MOSC (Man of Strange Church): You can’t rely on the teaching of the Sermon on the Mount. That happened before the resurrection of Jesus. The resurrection changed everything.
Billy: What about the book of Acts? Can we trust it?
MOSC: No, because that was an account of the apostles. They are all dead now.
Billy: So we can’t go to the Old Testament. We can’t use the gospels or the book of Acts. What are we left with that is reliable?
MOSC: We must get our teaching from the letters that the apostles wrote. That is where we get instructions for Christian life.
The above exchange is a paraphrased condensation from several actual discussions my friend Billy had with a man from a strange church. He would then come to me for advice on how best to answer the arguments brought up by the man, After several encounters, I advised Billy to stop meeting with the man since he was doing too great of violence to the scriptures to be taken seriously.
How do we decide what we should take from the Bible that is to be applied to us in the New Testament age? My mother had a saying that the best commentary on scripture is scripture itself. We can surely gain good instruction on how to use the Bible from the Bible.
First, we gain truth from all of the Bible, contrary to what the man from the strange church told Billy. “All scripture is given by inspiration of God, and is profitable for doctrine, for reproof, for correction, for instruction in righteousness” (1 Tim. 3:16).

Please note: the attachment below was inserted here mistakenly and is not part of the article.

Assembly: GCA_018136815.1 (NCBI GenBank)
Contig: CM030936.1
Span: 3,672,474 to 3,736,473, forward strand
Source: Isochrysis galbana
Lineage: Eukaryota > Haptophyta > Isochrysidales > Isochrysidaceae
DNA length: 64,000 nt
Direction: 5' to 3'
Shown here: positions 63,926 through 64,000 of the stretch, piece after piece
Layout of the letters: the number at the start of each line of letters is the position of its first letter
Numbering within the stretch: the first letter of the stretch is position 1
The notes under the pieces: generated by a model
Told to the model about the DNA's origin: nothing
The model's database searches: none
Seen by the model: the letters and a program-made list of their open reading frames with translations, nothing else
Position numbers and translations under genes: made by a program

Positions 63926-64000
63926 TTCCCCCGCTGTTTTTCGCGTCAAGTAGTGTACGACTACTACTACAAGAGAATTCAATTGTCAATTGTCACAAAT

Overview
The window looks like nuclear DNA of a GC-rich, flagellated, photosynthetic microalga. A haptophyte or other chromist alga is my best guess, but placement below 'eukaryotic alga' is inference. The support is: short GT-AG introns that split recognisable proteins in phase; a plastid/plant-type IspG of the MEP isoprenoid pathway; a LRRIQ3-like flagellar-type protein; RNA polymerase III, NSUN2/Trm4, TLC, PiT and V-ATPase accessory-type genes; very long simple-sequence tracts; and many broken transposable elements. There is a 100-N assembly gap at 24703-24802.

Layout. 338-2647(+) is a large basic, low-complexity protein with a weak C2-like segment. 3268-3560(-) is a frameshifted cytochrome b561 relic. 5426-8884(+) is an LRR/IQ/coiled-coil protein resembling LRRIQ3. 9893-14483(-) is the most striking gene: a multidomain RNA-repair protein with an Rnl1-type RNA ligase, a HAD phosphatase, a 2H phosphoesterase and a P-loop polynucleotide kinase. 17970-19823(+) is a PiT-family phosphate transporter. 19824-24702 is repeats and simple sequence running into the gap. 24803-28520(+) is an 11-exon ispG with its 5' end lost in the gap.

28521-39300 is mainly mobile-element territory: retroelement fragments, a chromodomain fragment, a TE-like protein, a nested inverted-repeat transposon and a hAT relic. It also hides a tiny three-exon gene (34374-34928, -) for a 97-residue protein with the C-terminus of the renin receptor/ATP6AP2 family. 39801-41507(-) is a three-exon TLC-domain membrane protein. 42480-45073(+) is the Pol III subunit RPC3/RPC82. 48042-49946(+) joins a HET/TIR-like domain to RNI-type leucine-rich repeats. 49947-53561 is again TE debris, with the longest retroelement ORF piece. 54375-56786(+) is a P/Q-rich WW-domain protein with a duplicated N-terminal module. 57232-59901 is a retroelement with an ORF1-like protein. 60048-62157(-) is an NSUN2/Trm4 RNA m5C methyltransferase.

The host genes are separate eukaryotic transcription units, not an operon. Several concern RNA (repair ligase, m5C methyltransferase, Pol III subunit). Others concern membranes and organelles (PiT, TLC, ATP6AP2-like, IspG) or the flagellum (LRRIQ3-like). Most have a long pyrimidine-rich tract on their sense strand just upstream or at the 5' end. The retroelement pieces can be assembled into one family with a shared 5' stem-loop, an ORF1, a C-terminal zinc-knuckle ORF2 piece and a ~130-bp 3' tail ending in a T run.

When the Apostle Paul wrote this he was speaking primarily of the Old Testament. These scriptures were what he called “the oracles of God.”
Though all scripture is profitable, it is important to correctly understand its context and application in New Testament times since Jesus has fulfilled the requirements of the Old Testament law. “Study to shew thyself approved unto God, a workman that needeth not to be ashamed, rightly dividing the word of truth” (2 Tim. 2:15). The apostles in the early church gathered together to deal with the claim of some who were insisting on keeping Old Testament law. “And certain men which came down from Judaea taught the brethren, and said, Except ye be circumcised after the manner of Moses, ye cannot be saved” (Acts 15:1). Chapter 15 is important in understanding how this was debated and resolved.
Obviously, much of Old Testament law is no longer practiced by Christians. However, there is much to be gained from those scriptures which contain the history and the dealings of God with His people. “Now all these things happened unto them for ensamples: and they are written for our admonition, upon whom the ends of the world are come” (1 Cor. 10:11). We learn “ensamples” or “types” of how God deals with His people. What He did with them in various circumstances gives us a pattern of how He’ll deal with us in similar conditions.